How To Create a Sales Pipeline [6 Steps]

The sales pipeline is the platform where we measure sales efficiency and sales effectiveness. As visual progressions of the buyer journey, pipelines indicate the various challenges and opportunities in sales cycles. For growing businesses, a well-structured sales pipeline adds consistency and predictability, allowing for continued optimization and, ultimately, more sales.

Sales team competency is closely linked to the sales pipeline, with both exerting mutual influence. A better sales team can manage the sales pipeline stages, giving it shape. Meanwhile, a strategic sales pipeline structure gives the sales rep the time, support and resources to succeed.

As the overarching concern in promoting sales quality, a focus on constructing an efficient sales pipeline is clearly beneficial. By understanding how to design and implement practical sales pipelines, your team will be empowered to handle and close more deals.

What Is a Sales Pipeline?

Similar to the sales funnel, the sales pipeline shows the progression of customers moving toward a sale. Constructed of several stages, a pipeline represents the introduction of leads, their engagement with marketing and sales and their purchase.

A sales pipeline organizes potential customers within the sales process. Sales reps can identify where prospects lie in the pipeline and take any associated actions. This helps reps to not only track deals and handle more prospects, but also increase their sales velocity.

What Is Sales Pipeline Management?

Like most sales and marketing programs, sales pipelines are part of an iterative process of tracking and improvement. Sales pipeline management is crucial in building better processes that lead to higher volumes and larger deals.

By illustrating where prospects fall within the sales cycle stages, sales managers can easily see risk and potential. Sales managers assign quotas and goals to track, providing insight into sales team weaknesses and training opportunities. Holding teams accountable allows managers to isolate and replicate positive behaviors and work individually to refine sales skills.

Sales management can also use pipelines to improve sales process steps. If they see prospects consistently getting bottlenecked at a particular stage, they will know that something needs to be adjusted. By providing training insight and highlighting process deficiencies, sales pipelines let managers establish practices that generate the most revenue.

Characteristics of Sales Pipeline Management

Sales pipeline management involves tracking and predicting results and adjusting sales activities to help the team win deals. No matter your method of managing sales in your particular pipeline, there are key concepts inherent to any scheme:

  • Metrics: The data you collect on the sales pipeline to measure your sales effectiveness and efficiency at each stage. Commonly used metrics include close rate, speed-to-close, number of deals and deal size. Metrics let managers identify individual strengths and weaknesses and alleviate roadblocks in the sales process.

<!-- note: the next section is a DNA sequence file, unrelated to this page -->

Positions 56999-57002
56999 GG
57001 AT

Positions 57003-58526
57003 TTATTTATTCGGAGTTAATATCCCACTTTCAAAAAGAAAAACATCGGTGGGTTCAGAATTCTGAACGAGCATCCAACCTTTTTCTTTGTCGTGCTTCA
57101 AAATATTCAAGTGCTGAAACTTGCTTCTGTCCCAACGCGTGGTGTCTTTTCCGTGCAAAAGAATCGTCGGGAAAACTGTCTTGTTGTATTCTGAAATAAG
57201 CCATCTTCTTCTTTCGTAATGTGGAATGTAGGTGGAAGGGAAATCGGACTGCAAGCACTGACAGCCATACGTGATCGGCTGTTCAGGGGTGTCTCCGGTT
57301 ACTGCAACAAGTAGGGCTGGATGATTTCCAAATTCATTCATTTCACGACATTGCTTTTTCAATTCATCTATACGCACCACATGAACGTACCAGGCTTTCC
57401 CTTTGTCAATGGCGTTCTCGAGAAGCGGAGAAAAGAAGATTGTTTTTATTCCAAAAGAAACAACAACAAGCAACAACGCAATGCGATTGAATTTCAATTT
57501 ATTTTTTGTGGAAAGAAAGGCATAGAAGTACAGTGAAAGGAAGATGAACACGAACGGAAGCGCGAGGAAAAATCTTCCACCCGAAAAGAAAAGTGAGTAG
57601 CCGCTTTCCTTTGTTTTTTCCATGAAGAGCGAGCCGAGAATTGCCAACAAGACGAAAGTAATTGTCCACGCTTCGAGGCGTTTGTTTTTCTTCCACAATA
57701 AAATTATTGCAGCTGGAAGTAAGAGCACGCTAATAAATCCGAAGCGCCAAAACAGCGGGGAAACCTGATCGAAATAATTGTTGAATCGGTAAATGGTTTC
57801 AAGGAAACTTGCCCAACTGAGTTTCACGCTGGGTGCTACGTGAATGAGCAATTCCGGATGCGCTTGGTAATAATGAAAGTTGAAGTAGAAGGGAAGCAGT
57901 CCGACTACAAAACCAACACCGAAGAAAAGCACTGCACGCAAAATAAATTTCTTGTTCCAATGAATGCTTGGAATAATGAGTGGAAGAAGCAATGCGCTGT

• Sales Forecasting: Predicting future sales and strategies to increase them. Tied to quota attainment, forecasting uses metrics to estimate the size, frequency and nature of future sales. With accurate forecasting, managers can equip sales reps with the resources they need to handle the anticipated sales volume.
  • Optimization: Improving processes to increase revenue. Pipeline management requires ongoing improvement, changing to eliminate weaknesses and respond to consumer trends. Detailed analytics and educated forecasting give managers the knowledge to change practices and policies to streamline the sales process.
  • Technology: Integrating new technology and applications to facilitate the sales process. New tracking, scheduling and marketing automation technology make it easier to handle big picture goals and individual needs simultaneously. Curating a workable mix of programs and applications is essential in easily formulating strategies out of data.

Sales Pipeline vs Sales Funnel

It is easy to confuse a sales pipeline with a sales or marketing funnel. After all, the funnel is a popular representation of the sales pipeline progression. However, the textbook definitions of sales pipeline versus sales funnel do carry key distinctions worth understanding.

A sales funnel shows the transition of leads to prospects, giving a look into your volume of qualified leads. It reveals how many legitimate business opportunities you have available through various stages of engagement.

The sales pipeline is where sales funnel stages and sales process intersect. The pipeline puts your wealth of prospects against the sales process steps and appropriate actions. Everything from lead generation to demos to follow-up is defined and measured in the sales pipeline.

The 6 Stages of a Sales Pipeline

Your customers, products and business structure will invariably influence how you build your sales pipeline. With that in mind, your sales pipeline should be unique, whatever works best for you and your team. Some businesses use a five-step pipeline while others feel they need seven or eight steps. However, nearly every effective sales pipeline integrates six essential stages.


Before you can fill a sales funnel, you have to find that lead with buying potential. Generating leads and qualifying them into prospects requires tight coordination between sales and marketing. 

Marketing often leads the charge to produce material that raises awareness and generates interested leads. Content, social media and traditional advertising are used to create that visibility and value that leads to engagement. Once they have displayed a certain level of interest, leads are further segmented and turned into sales opportunities.

Sales reps mainly need to capitalize on opportunities driven by marketing, but they can generate leads as well. Reps can cold call, source leads from their CRM or support marketing channel activities through social media and email.


Lead qualification is critical in increasing close rates. Upon contact with a lead, salespeople need to thoroughly vet their need and ability to buy. Key questions they may need to answer include:

  • Does the client have a need that can be solved with our product?
  • Is the client in immediate need or actively searching for solutions?